The Ni Hao platform organised at the Ateneo de Madrid the first conference of a cycle focused on disseminating information about the growing opportunities of relations with China

Civil society celebrates the 50th anniversary of diplomatic relations between Spain and China

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With a view to the celebration of the 50th anniversary of relations between Spain and the People's Republic of China in 2023, Spanish and Chinese civil society organised a conference on Tuesday 22 February to address the history that unites the two nations. The first lecture in a series, "Milestones and opportunities in China-Spain-Latin America relations" featured a panel of renowned experts on the subject. 

Enrique Fanjul, founding partner of Iberglobal / Iberchina, as well as former commercial counsellor of the Spanish Embassy in China and with extensive experience in the Asian continent. José María Beneyto, Professor of International Public Law, specialist in China's geostrategy.  And Águeda Parra, Phd analyst of China's geopolitical and technological environment and author of "China the routes of power". 

This panel of experts was brought together and moderated by Laura González Escallada, founder of the Ni Hao platform, which in only 6 months has already achieved great success in its main objective: to promote ties between China and the Hispanic world, from Madrid to the Americas. 

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The conference took place in the auditorium of the Ateneo de Madrid, under the blessing of the Ateneo's Agrupación para el Estudio de las Culturas Orientales GAMAN, represented by its president Julio González Alcalde and its founder and secretary Brígida de Fez Algarra, who took the stage to congratulate Ni Hao and the speakers on the holding of the conference.

Enrique Fanjul opened the speech by reviewing the history of relations between Spain and China, promoted between 1972 and 1973 by the Spanish Minister Gregorio López Bravo and his Chinese counterpart Chiao Kuan Hua, who left ideologies aside to focus on what the future turned into a relationship in which commercial exchanges were the main key. "From the 1980s onwards, when China opened up to the outside world, the relationship began to grow. The volume of trade that exists today has grown enormously compared to what it was before", Fanjul pointed out in his speech.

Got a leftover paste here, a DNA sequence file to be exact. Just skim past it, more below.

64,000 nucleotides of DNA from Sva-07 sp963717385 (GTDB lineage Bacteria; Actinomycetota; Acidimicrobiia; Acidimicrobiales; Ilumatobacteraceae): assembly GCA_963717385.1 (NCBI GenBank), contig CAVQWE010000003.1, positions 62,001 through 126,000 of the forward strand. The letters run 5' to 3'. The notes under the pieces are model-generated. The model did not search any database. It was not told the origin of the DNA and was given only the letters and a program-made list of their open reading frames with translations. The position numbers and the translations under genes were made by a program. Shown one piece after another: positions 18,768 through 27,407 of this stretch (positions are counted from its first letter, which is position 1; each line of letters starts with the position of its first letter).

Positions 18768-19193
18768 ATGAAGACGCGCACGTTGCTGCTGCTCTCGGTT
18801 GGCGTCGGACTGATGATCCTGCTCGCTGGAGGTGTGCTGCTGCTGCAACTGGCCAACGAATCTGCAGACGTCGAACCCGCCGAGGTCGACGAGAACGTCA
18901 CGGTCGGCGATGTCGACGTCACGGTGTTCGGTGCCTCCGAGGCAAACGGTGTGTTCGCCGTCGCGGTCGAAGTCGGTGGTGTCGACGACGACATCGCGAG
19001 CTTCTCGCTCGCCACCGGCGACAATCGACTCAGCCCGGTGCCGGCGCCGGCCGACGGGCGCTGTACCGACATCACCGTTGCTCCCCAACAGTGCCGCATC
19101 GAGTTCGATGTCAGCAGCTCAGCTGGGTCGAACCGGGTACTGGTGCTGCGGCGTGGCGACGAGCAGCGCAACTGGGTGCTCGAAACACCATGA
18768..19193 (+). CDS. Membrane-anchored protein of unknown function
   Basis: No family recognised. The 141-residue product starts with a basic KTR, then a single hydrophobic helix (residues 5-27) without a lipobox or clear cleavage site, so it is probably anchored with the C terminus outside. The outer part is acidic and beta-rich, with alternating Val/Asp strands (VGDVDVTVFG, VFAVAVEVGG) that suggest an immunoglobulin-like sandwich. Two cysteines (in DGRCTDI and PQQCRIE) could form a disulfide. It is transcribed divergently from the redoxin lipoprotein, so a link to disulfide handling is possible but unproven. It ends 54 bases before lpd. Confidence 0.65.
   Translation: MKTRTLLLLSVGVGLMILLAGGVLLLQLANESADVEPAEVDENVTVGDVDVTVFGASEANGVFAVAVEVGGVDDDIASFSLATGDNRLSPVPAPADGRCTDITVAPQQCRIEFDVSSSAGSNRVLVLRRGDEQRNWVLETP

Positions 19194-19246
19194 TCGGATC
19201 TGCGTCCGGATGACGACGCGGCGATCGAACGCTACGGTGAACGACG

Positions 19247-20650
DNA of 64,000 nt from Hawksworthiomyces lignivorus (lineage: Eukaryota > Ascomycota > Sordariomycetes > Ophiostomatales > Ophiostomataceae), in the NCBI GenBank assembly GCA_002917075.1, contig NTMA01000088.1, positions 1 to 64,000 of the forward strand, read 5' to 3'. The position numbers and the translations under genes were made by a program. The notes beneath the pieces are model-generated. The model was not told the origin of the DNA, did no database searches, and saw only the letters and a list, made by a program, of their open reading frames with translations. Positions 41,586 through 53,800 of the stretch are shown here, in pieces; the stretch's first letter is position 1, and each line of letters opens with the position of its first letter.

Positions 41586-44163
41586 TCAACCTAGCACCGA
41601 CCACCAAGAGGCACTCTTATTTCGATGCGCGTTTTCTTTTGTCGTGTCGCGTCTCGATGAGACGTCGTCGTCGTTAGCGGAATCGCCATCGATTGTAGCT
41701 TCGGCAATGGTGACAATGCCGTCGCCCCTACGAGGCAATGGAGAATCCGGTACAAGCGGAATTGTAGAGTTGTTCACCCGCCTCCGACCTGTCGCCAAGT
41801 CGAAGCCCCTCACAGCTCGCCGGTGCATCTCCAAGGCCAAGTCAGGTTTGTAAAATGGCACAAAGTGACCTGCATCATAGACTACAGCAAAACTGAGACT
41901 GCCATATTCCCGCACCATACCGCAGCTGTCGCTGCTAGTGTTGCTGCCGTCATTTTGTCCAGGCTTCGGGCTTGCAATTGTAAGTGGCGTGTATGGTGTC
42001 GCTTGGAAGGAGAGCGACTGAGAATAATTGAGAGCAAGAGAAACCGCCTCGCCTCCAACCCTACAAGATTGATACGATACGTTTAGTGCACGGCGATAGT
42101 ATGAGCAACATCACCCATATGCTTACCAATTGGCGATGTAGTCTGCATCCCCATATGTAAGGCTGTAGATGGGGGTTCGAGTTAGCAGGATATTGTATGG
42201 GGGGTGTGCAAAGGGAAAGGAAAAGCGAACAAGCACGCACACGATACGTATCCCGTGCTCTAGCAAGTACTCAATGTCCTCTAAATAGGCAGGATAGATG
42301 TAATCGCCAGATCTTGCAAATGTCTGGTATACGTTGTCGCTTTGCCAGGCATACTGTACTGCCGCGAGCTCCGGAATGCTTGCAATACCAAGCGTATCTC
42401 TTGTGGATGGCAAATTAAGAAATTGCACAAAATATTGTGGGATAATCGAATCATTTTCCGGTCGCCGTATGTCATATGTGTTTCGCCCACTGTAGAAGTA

The reasons for this success that Fanjul presented were mainly two. A key entrepreneurial dynamism, and support from the Spanish administration to back up these private interests. Essentially thanks to the FAD development aid credits put in place in the 1980s and 1990s. 

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Fanjul also highlighted a milestone in relations between the two countries. After the events in Tiananmen Square, the Spanish government did not follow the initiatives to sanction China economically, as other countries did. Instead, it maintained its policy of trade cooperation with the People's Republic. According to Fanjul, this made Foreign Minister Fernández Ordóñez the first European foreign minister to visit the post-Tiananmen country. 

The changes that China and Spain have undergone since then have been even greater, especially for the Asian giant, which has undergone a true industrial and technological revolution that has made the country the world's leading economy. This has meant that China's foreign policy has made enormous strides, and that its current position has allowed it to become the largest emerging actor in Latin America, as Professor of International Public Law José María Beneyto pointed out.

Águeda Parra Pérez responded to this in her speech: "Its presence in Latin America is necessary, because of lithium", said the researcher. The American continent is home to three of the five largest lithium producers in the world, Parra Pérez recalled, which is essential for the Chinese technology industry, which has grown over the last 20 years. 

ateneo china españa ni hao

This new "fourth industrial revolution" that China is experiencing is the main field of research of Águeda Parra Perez, who provided the conference with the data and reasons that make China the world's leading player in the field of technological innovation. "Last year, China exceeded US investment in microchips by six times," said Parra Perez during her presentation. 

The conclusions drawn by the panel of experts and by the founder of Ni Hao, Laura González Escallada, made it clear that the efforts made by the Ni Hao platform are necessary to boost these relations even further. "Spain can play a key role in the triangulation paradigm. China - Spain - Latin America", summarised Beneyto. A paradigm that still has many cards and opportunities to offer the business world, and which civil society is determined to promote with this type of event and with the creation of platforms such as Ni Hao.

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